Whatever the details of the UK’s Maritime Accident Investigation Branch report on the 18th January 2007 structural failure and grounding of the MSC Napoli, scheduled for release on 22nd April, the container industry can expect to be walking around with painfully rapped knuckles for sometime afterwards. The size of the investigation and the importance that the MAIB places on it can be judged by the fact that 8m euro, around $13m, is understood to have been spent on computer simulation alone.
Last September saw the first shot across the industry’s bows with the release of the MAIB’s report on the February 2007 Annabella incident in the Baltic in which several containers in a stack collapsed during heavy weather with damage to three containers carrying a hazardous cargo, butylene gas. The usually restrained MAIB forcefully called for a code of practice for the industry to prevent further disasters: “(Napoli and Annabella) identify a compelling need for a code of practice for the container shipping industry”.
That call is likely to be reiterated with even greater force in the Napoli report itself. Early this year a MAIB official told MAC: “The investigation has been complex and has required in-depth research in several areas including the vessel’s structure and container vessel operation.”
These incidents are far from new. MAIB itself investigated similar issues surrounding a stack collapse, and leakage of a tank of hazardous material, in 2001. In 2006 at least 300 containers were lost in a half dozen incident in European waters and some estimated put the worldwide level of losses at 10,000 teu.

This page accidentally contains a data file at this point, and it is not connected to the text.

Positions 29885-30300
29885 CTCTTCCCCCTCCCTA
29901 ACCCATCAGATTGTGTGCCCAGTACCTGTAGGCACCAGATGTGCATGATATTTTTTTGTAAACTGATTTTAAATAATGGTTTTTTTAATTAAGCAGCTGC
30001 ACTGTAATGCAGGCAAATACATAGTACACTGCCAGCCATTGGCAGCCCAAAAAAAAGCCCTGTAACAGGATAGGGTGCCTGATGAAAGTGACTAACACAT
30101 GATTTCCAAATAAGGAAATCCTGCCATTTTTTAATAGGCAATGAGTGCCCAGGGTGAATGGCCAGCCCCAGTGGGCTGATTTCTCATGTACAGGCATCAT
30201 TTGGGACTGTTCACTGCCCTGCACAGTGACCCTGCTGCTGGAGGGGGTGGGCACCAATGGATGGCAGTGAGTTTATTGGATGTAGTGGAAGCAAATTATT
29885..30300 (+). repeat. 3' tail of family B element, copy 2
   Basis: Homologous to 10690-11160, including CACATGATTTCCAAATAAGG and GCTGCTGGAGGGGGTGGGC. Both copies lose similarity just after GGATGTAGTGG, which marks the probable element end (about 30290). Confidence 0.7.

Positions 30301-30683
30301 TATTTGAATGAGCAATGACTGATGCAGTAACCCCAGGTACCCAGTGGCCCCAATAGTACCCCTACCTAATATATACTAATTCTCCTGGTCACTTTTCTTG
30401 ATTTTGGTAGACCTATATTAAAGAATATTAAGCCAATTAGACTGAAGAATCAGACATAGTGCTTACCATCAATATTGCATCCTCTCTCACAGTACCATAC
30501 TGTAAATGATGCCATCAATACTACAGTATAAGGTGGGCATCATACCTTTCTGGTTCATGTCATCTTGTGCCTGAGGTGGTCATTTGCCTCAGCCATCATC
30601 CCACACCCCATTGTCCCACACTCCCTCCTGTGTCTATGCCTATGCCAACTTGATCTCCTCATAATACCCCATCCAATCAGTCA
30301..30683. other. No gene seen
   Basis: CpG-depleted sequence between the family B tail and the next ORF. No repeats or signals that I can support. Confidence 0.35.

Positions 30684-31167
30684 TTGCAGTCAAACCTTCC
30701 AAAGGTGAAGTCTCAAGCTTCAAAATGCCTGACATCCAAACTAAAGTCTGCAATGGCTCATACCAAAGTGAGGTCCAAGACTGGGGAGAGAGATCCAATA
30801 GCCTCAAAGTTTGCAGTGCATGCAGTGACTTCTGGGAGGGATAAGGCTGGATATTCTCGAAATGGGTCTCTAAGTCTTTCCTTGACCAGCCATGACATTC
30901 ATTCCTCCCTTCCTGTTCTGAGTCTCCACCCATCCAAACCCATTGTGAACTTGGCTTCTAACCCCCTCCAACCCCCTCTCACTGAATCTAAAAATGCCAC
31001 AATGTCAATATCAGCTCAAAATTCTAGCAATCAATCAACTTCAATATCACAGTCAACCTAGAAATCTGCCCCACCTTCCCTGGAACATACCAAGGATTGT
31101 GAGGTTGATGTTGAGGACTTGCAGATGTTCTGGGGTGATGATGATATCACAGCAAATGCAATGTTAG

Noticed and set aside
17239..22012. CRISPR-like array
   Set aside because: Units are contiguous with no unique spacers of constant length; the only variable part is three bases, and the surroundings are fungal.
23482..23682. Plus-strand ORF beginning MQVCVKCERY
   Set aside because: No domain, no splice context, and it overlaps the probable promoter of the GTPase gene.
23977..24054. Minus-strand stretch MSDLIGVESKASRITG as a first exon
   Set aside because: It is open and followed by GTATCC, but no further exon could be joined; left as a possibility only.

It is expected that the report will, in part, focus on how the speed of container operations has outstripped the speed of communications between the various parts of the transport chain, leading to the loss of control of stacking operations due to poor information flow between shippers, planners, the loading terminal and the ship itself arising from the ‘need for speed’.
Container accidents are expensive. According to the North of England P&I Club, of 16 cargo claims in 2007/2007 only two involved containers but those two accounted for 30 per cent of the $1m losses. Many of the increasing number of container-related claims occur in heavy weather. “Container losses and collapsed stows in heavy weather continue to occur,” says the club’s head of loss-prevention Tony Baker. ‘Such weather is not altogether unexpected and it has highlighted a number of areas of poor practice that need to be rectified if the industry is to keep a lid on spiralling claims costs.”
Baker says there are four principal factors behind recent incidents: failure of automatic twist-locks in lashing systems; failure to stow and secure containers in accordance with the ship’s cargo securing manual; mis-declared overweight containers; and failure to anticipate and minimise the effect of heavy weather.
Another issue that may be explored in the MAIB report is the lack of knowledge about the dynamic forces affecting container lashing systems. There has been little study of how the real-world compares to computer models and how they are affected by ship design. Marin, the Netherlands Maritime Institute, has a two-year ongoing study, Lashings@Sea, supported by eight ship owners, three lashing suppliers, three class societies and the Dutch Department of Transport.
At the moment, is seems, nobody really knows quite what’s going on when heavy seas and containerships get together at a time when the pressure is on to reduce lashing to cut turnaround times and costs.
Of concern also is that the rise in container accidents appears to parallel the introduction of fully automated locks, International Standards Organisation standards have not kept pace with the development of FAL systems, and destandardisation of container sizes have added more complexity to the mix.
Of course, the real question isn’t what the MAIB will say, it will certainly run along the lines of “get your act together”. The real question is whether anyone will be listening.